A particular logo pops up as you travel across Pennsylvania—a green sign with a stylized profile of a person reading along with the word LIBRARY. These green signs appear in large towns and small, in cities and rural counties, all pointing in the direction of books.
For nearly six weeks this spring I traveled Pennsylvania, visiting these public libraries. As the author of the 2008 Pennsylvania One Book (Every Young Child), I hit the road to promote early childhood literacy from Pittsburgh to Susquehanna, from Philadelphia to Greencastle, and numerous points in between.
Because I was working with young children (70+ events with children, 5 with teachers and librarians) I met many children’s librarians. These folks were kind, extremely cheerful, and possessed great senses of humor. As children entered, the librarians gave them a wide smile and said, “Hello friends.” That’s all you have to do to become a friend, just walk in the door. These days, there is no shushing. Children’s learning can be noisy and that’s just fine. Toddlers darted about. Infants bounced on laps. Sometimes they fussed but that was okay. Story hour is about the children, after all.
Or is it? In one library, while the children were having a snack after their story, the mothers were socializing intensively. But of course—it was the start of spring, and they’d been cooped up indoors with small children for months. Story hour provided intellectual stimulation for the children, but also a social support network for their mothers.
And across the state, libraries have been stretching their missions in an attempt to become centers of community. New library buildings crop up next to municipal buildings, in the midst of town playing fields, in the midst of the action. You want a tax form? No problem. Need to use a computer? Sign up here. Nationwide, libraries are developing Family Places, programs that reach out to parents with children three and under to provide information and support about all aspects of childhood from child health to typical patterns of growth and emotional development to early literacy activities.
On my own trip, I was greeted effusively in every town, every county. In one library, the community room was soon to undergo reconstruction. So on their own time, the librarians painted huge vegetables on all four walls. (My book, Up, Down, and Around is about how veggies grow.) Early in the tour, 160 children arrived for the story and songs dressed as veggies, wearing colorful tee shirts and amazing headgear—green beans dangling from vines or a green foam visor “planted” with three bright beets. Later, a librarian and teachers collaborated so that 300 kindergarteners sang my story as a song. (Twice! Once in the morning , and again in the afternoon.) Another librarian had four-year-olds decorate a tee shirt with veggies as a gift. Still another set up a farmers’ market outside the entrance. By noon, some of her display carrots had been nibbled. In seventy different events, there were seventy different stories to tell—all filled with a joyful spirit—the delight of words and stories and learning.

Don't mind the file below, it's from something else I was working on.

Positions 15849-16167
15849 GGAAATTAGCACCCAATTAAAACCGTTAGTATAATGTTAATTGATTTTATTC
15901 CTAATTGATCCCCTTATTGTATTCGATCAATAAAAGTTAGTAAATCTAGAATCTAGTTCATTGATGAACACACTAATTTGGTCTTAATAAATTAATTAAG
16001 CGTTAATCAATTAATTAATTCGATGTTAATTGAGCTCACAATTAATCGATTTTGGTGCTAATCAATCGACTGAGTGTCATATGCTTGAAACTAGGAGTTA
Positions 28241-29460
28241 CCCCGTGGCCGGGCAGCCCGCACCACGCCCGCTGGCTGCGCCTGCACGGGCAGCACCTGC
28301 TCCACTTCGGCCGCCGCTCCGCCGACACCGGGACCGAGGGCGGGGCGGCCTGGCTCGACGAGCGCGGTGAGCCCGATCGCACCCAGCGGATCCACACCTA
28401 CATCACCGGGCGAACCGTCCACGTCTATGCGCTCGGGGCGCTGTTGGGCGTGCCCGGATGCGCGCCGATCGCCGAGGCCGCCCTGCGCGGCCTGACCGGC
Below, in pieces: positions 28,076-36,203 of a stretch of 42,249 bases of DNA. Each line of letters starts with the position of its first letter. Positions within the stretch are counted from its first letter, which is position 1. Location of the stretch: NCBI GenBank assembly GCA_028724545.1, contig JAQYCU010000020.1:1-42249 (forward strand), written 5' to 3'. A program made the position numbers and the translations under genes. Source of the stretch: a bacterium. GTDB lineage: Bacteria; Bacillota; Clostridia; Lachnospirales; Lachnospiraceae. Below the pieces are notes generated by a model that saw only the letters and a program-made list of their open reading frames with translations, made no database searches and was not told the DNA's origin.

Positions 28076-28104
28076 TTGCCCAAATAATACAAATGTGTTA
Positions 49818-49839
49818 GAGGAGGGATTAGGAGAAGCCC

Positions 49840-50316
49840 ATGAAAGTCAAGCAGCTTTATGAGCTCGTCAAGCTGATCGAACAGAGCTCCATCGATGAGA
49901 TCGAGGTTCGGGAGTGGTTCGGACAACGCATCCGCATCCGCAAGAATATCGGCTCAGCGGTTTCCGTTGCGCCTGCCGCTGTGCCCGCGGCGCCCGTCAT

Children respond to this generosity—they bloom, share opinions, get excited about books and ideas. “I weally, weally wove wettuce,” one little boy confided after hearing my book. Another girl informed the room that “My sister lives with me!” I led a small group, spinning in and around the children’s room bookshelves, pretending to be pumpkin vines, tangling up the books. “This is so fun, I want to keep doing this,” said a kindergarten boy. I agree. I want him to keep tangling with books for the rest of his life. Another child, whose thoughts were stimulated by a story and discussion, asked hard, interesting questions: “Why do seeds grow?” (Not how, which I could answer.) And then, “Why don’t we grow like plants do?” Such a question had never occurred to me. I checked the bottoms of my feet for roots.
As I traveled the state, the children invigorated my spirits. Yes, I got tired of the turnpike, but I only got lost twice and ate in some fine and funky restaurants. And although I was away from home, away from my family and usual companions, I was rarely lonely. Several governors ago, the state had a promotional campaign. Its motto: You have a friend in Pennsylvania. After traveling for six weeks, from green sign to green sign, I can testify to the truth of that statement. We all have a friend in Pennsylvania—she is the librarian.
Katherine Ayres is the author of 10 books for children. She teaches writing in the MFA program at Chatham University and lives in Shadyside.